Grinding the final cutting edge

Aug 25, 2004
My first knife has gone very smooth up until now. Just got my 1st blade back from HT and was trying to grind the final cutting edge and things went very wront. The grind looked terrible.

Do most of you use some type of jig? Free hand? Any suggestions?

The cutting edge should be the very last thing you do to the knife, before shipping it out. You will be more likely to keep all your fingers, and toes that way.;)

Blade finish, handle, and sheath should all be done before that.

That said, I really need more info to go on. What type of grinder are you using?
What setup on that grinder are you using, and what belts(grit, etc.) are you using?
And, how are you grinding the cutting edge, or do you just mean the blade bevel?
I agree with mike, more details please!

are you keeping a constant preasure and angle?
maby the temper was to soft/hard.
is your grinder moving or bouncing?

lots of factors
I have the same problems some times :mad:
I was using a 1" Delta belt sander with 80 grit. Wasn't vibrating, or moving too much... um but I probably was. My problem is that I wasn't holding the angle exactly the same on multiple pases.

I actually fixed my mess-ups and finished with a sharpening stone. I'll tape the blade up before doing the bolster and handles. I should probably keep the fingers for future knives (thanks for the tip). Next time I'll save final grind till last.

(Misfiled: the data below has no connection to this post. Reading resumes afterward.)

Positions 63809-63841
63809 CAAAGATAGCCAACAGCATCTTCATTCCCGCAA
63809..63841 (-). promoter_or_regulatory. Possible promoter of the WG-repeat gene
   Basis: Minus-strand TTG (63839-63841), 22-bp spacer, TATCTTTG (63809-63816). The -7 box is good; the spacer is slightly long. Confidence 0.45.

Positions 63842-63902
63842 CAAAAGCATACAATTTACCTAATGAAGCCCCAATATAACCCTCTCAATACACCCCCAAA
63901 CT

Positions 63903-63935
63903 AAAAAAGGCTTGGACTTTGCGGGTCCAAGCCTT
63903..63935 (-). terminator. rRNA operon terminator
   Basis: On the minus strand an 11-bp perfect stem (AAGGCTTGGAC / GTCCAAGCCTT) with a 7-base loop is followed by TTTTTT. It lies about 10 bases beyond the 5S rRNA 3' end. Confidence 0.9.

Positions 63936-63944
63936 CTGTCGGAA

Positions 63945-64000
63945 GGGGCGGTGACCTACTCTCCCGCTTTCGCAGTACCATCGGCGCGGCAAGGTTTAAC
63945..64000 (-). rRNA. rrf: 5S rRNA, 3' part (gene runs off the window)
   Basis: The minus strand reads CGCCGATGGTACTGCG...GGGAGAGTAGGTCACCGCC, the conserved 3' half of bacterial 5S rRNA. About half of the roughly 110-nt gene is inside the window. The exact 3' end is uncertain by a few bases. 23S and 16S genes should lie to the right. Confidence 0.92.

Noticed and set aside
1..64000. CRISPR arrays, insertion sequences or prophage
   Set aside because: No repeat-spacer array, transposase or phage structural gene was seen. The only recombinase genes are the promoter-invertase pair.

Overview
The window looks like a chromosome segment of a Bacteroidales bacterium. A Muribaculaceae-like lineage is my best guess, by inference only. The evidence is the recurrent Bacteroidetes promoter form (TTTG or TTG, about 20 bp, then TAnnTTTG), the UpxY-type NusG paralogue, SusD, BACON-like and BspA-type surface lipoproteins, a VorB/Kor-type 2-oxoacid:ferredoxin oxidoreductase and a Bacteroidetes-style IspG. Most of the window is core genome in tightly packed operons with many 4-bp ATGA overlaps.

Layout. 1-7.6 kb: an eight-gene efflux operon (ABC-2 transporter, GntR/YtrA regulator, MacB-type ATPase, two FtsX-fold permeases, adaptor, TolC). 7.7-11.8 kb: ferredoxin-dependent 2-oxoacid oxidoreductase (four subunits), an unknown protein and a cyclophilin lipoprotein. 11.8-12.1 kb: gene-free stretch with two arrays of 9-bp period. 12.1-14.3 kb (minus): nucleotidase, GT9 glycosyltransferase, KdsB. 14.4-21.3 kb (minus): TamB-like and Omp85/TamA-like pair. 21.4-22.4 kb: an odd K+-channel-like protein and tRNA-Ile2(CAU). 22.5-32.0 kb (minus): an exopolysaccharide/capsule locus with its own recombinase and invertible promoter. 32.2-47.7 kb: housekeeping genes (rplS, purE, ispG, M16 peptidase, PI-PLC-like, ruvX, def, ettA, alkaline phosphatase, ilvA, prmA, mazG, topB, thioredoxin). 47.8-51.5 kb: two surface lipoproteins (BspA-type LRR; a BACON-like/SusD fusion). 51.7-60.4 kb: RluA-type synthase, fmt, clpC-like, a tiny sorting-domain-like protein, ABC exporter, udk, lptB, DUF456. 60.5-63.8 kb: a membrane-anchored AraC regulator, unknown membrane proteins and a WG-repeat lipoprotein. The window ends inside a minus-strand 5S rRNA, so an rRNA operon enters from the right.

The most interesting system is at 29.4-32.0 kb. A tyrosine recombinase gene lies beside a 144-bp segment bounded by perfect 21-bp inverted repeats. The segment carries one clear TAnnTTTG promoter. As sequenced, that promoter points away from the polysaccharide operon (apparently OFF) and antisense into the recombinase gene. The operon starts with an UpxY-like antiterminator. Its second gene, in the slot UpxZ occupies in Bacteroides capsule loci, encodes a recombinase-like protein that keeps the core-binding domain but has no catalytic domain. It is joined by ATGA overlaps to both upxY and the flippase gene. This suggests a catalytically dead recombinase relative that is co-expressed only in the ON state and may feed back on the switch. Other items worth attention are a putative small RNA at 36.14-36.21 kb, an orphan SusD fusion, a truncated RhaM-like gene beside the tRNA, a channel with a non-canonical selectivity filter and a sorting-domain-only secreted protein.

I think that I will hold off on the final grinds with a grinder until I get my KMG in a month or two. Then I plan to practice on a whole lot of scrap metal.

When I get my KMG, do you suggest a jig? Or should I practice free hand? And do you do one pass, or multiple passes? Face up like the bevels?

This first knife has really been a great learning experiance. So far I've been able to correct or hide all the boo-boos to the knife. But I can't hide all the cuts and bandaids on my hands.

Thanks for your help. Without you guys I wouldn't have learned near as much this quick, even with the books I've been reading.

When setting the final edge be VERY CAUTIOUS about grinding edge up.The knife will grab,flip downward,and take a piece of your fingers with it.I form the final bevel on a new 220 grit belt - edge down- and finish on stones.You should not need to remove so much metal that you need an 80 grit belt.
I grind my bevels edge up, but my sharpening is done edge down(assuming that the belt direction is over the top, and down). Like was stated above, sharpening edge up can lead to problems, for you, and the knife.:eek: ;)

It's pretty easy to set the angle that way too, as tou can better judge by the back of the blade.

I would advise against jigs. Learn to grind freehand and you never limit yourself in grinding style, and you will be the better maker for it.
I put a reversing switch on the Burr King and reverse the belt and sharpen edge up so I can see what I am doing. I did this after finding our the hard way what can happen but was lucky I still have all my parts. Gib
sedergraphics said:
Thanks for the good info. I will definately practice free hand. Is the grind normally, or optimally done in one pass?


No! If you're talking about sharpening, it varies with the grit belts you use, and the amount you have to remove from each side. It can take many passes.

Just be careful not to overheat it in the sharpening stage. It doesn't take much grinding on the thin edge with a fine grain belt to ruin the temper.

If you are talking about the blade bevels, we all wish.:eek: ;) :D

That can take many passes. Only make a pass or two, then repeat on the other side. That will lessen your chances of creating stresses in the blade steel that can lead to warping in heat treat.